If you have ever heard the term robocall before, you likely thought it’s something you never would want to receive. If you haven’t heard the term, you’ve probably still experienced it. Most robocalls come from numbers you don’t recognize and begin with an automated voice instructing you to complete an action. These types of robocalls are used for a variety of purposes ranging from telemarketing to political surveys to scamming you out of money.
The number of robocalls is skyrocketing and the Federal Communications Commission (FCC) reported consumers received 2.4 billion robocalls per month in 2016. Close to 85 percent of us have received a robocall on our mobile phones, half of which were nuisance or scam related, according to a recent First Orion survey of 1,000 U.S. mobile phone users.
Nearly 60 percent of survey respondents believe there is no such thing as a “good” robocall. It is not surprising that 9 in 10 people associate “robocall” with the term “annoying.”
With that in mind, it’s easy to think that all robocalls are bad, but is that really the case? What about product recall alerts, school closure notices, doctor appointment reminders, and pharmacy pickup notifications? Taken to an extreme, robocalls could saves lives in the case of tornado or hurricane warnings. In many cases, robocalls are a very effective and efficient way of conveying important information quickly and cost effectively.
Though people overwhelmingly say robocalls are bad, they do believe there are “good” robocalls. In fact, almost 85 percent of respondents consider an automated call from their pharmacy a good thing. This positive view of some robocalls also applies to automated doctor appointment reminders, weather warnings, school notifications, and other helpful robocalls.
Some robocalls are truly annoying, while some are beneficial. So how do we eliminate the bad robocalls, while keeping the good ones?
As the FCC challenges phone carriers to address the robocall issue, the carriers are in a difficult position since banning all robocalls may cause serious issues for consumers. The best technology solution focuses on the transparency of the incoming call. Solutions that identify who is calling and why give carriers and consumers the necessary information to take next steps, such as blocking the call or allowing it to go through.
Almost 92 percent of those surveyed by First Orion believe it is important to know who is calling before answering the phone and nearly 86 percent of those surveyed feel it is important to know why a number is calling.
For carriers that enable robocall transparency may find it a lucrative advantage. More than a quarter of survey respondents said that they would change from their current carrier if it meant robocallers could be blocked or identified when they called.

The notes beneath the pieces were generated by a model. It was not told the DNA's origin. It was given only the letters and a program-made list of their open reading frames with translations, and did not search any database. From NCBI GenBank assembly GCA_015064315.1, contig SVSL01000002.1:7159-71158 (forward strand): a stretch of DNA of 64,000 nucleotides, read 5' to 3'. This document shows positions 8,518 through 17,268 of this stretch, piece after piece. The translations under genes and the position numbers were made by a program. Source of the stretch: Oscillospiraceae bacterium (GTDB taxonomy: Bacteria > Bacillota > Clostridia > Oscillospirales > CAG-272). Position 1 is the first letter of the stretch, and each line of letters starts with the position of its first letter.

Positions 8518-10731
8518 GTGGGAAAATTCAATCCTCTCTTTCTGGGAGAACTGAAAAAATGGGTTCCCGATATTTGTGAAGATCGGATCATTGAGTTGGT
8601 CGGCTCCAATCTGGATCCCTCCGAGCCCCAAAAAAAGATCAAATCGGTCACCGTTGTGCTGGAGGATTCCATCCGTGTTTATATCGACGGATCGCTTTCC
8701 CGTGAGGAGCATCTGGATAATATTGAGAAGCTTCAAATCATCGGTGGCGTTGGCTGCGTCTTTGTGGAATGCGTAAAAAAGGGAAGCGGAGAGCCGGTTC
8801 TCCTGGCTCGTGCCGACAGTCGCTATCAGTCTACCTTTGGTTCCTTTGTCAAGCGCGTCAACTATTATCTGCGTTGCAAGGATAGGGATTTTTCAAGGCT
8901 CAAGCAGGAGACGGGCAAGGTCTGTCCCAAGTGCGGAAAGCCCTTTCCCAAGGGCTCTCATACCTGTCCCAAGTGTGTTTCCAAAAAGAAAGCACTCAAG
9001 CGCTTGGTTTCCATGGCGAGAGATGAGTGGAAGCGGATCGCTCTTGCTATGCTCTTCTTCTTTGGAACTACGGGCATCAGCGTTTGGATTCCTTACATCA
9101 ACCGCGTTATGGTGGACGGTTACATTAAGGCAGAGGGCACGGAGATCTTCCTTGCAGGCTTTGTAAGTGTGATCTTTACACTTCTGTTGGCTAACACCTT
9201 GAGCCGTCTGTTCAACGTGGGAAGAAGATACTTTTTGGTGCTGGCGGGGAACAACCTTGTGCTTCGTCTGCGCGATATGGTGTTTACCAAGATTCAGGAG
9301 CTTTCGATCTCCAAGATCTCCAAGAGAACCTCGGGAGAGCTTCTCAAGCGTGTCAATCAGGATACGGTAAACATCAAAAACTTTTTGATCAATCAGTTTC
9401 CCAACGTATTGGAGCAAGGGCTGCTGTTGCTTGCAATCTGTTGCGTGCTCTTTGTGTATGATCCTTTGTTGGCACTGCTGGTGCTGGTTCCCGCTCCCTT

While mobile phone apps currently exist that block robocalls, the primary limitation is that they take an all or nothing approach to blocking robocalls. It is a blunt tool that prevents even the “good” ones from getting through.
Fortunately, improved intelligence around robocalls is enabling carriers to develop solutions at the network level to combat malicious robocalls. These applications can identify who is calling and why so the carrier and the consumer can make informed decisions on what to do with each robocall. They also give consumers the flexibility to switch phones, call using WiFi, or roam and still enjoy the same robocall protection.
The magic behind these solutions is they provide transparency to the incoming call. With increased transparency consumers can easily determine when to answer a call, block it or automatically send it to voicemail.
If we know it’s the pharmacy calling to tell us that our medication is ready to pick up, that’s a useful call – a good robocall. If it’s a scammer trying to trick us out of our social security number or bank information, we can choose block those before our phone even rings. With the right information and the right solutions in place, carriers and consumers can filter the good robocalls from the bad.
While it’s impossible to eliminate malicious robocalls, enabling robocall transparency at the network level gives us the best option to fight back.
Jeff co-founded First Orion in 2008 in Conway, Arkansas. Prior to First Orion, Stalnaker was CFO and later President of the Financial Services Division of Acxiom Corporation. Before joining Acxiom, Stalnaker was a senior analyst with the Arkansas Public Service Commission, responsible for testifying before the Commission on a variety of public utility issues, including the telecommunications industry.